California Bay Area Part 1—
With some of Russ’s family clear on the other side of the country, it’s not often that we get to visit. Sure, there’s always the phone and social media, but actually spending time with loved ones is much more special—well, in most cases 😉 We were recently afforded the opportunity to fly to the West Coast and spend some quality time with Russ’s sister Dee, her husband David, step-brother Ken and his wife Kim, and what a treat it was!
Dee and David picked us up at the Oakland airport, a mere 15-minute drive from their charming home on Alameda Island. Knowing we’d probably be a bit exhausted from the cross-country flight, with a stop-over in Phoenix, they graciously offered to cook us dinner. So after cocktail hour with an array of olives, cheese and cracker hors d’oeuvres, they prepared one of our all-time favorites—lamb!
Bougainvillea surrounded both sides of their front porch.
A panoramic view of the beach on the bay; you can see San Francisco in the distance to the left of the trees on the right.
Unfamiliar with this gnarly old tree, there seemed to be a slew of them dotting the island.
The three amigos—I mean chefs—Russ, Dee and Dave pose for a pre-dinner photo.
The lamb steaks get happy with a bit of olive oil and rosemary.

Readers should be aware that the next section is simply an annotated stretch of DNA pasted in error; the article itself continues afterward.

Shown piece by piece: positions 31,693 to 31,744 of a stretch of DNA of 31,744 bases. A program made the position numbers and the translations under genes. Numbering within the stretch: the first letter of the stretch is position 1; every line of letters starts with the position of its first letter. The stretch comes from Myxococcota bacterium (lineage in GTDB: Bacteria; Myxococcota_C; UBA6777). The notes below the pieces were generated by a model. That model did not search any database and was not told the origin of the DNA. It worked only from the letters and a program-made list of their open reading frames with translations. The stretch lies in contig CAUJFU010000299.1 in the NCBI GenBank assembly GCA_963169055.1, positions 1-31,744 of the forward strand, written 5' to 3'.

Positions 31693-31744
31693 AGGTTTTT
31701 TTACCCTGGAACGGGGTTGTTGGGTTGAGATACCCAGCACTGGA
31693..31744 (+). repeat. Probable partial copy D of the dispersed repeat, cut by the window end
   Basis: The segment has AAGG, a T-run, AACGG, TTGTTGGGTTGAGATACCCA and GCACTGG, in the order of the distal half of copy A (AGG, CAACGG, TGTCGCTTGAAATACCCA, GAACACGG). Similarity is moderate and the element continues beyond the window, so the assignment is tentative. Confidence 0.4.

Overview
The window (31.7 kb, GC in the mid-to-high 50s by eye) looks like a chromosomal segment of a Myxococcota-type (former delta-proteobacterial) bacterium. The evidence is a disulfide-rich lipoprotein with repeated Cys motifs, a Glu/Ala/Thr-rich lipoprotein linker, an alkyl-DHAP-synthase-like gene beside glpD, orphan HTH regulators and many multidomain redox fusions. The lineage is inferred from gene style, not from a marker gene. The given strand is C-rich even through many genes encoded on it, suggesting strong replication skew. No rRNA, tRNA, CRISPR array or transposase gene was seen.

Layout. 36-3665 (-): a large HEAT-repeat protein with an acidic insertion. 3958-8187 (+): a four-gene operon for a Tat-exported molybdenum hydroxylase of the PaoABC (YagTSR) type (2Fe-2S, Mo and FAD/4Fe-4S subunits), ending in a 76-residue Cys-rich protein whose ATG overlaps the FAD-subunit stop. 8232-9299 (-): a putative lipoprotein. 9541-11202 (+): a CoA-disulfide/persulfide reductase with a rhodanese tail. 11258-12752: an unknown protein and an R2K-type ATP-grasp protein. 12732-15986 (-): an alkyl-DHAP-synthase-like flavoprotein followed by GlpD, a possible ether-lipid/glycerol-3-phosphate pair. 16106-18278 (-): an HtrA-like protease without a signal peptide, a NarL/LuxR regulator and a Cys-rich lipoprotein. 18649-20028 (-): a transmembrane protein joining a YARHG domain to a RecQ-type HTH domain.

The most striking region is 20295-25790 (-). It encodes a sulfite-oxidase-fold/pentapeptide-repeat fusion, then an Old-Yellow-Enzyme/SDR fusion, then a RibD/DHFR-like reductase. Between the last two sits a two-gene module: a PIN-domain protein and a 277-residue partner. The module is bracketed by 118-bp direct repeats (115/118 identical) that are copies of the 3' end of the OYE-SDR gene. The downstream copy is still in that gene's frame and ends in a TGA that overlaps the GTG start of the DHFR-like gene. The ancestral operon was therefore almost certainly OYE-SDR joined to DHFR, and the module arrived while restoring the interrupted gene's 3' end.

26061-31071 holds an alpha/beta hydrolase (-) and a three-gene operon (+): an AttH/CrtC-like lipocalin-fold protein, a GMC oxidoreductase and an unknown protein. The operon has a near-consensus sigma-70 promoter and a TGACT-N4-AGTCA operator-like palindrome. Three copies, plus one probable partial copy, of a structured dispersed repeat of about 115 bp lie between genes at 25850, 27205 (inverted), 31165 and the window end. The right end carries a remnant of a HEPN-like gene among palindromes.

There was a twist however, these were lamb flank steaks, the likes of which we’d never seen, or consumed before. Beautiful lean morsels of meat, lightly seasoned with fresh rosemary that cooked in no time flat. And of course you can’t go to California without eating artichokes! Dave steamed two gorgeous globes with arching, deeply lobed, silvery, glaucous-green leaves, accompanied by a mayo-lemon-caper dipping sauce.
A work of art, the steamed artichoke in all its glory.
Never ate one? Cook until tender, then pull off outer petals, one at a time. Dip white fleshy end in melted butter or sauce. Next, tightly grip the other end of the petal. Place in mouth, dip side down, and pull through teeth to remove the soft, pulpy, delicious portion of the petal. Discard remaining petal. Voila! (Cooking time depends on how large the artichoke is, the larger it is, the longer it takes to cook.)
David poses with a colander full of baby eggplant near their side garden.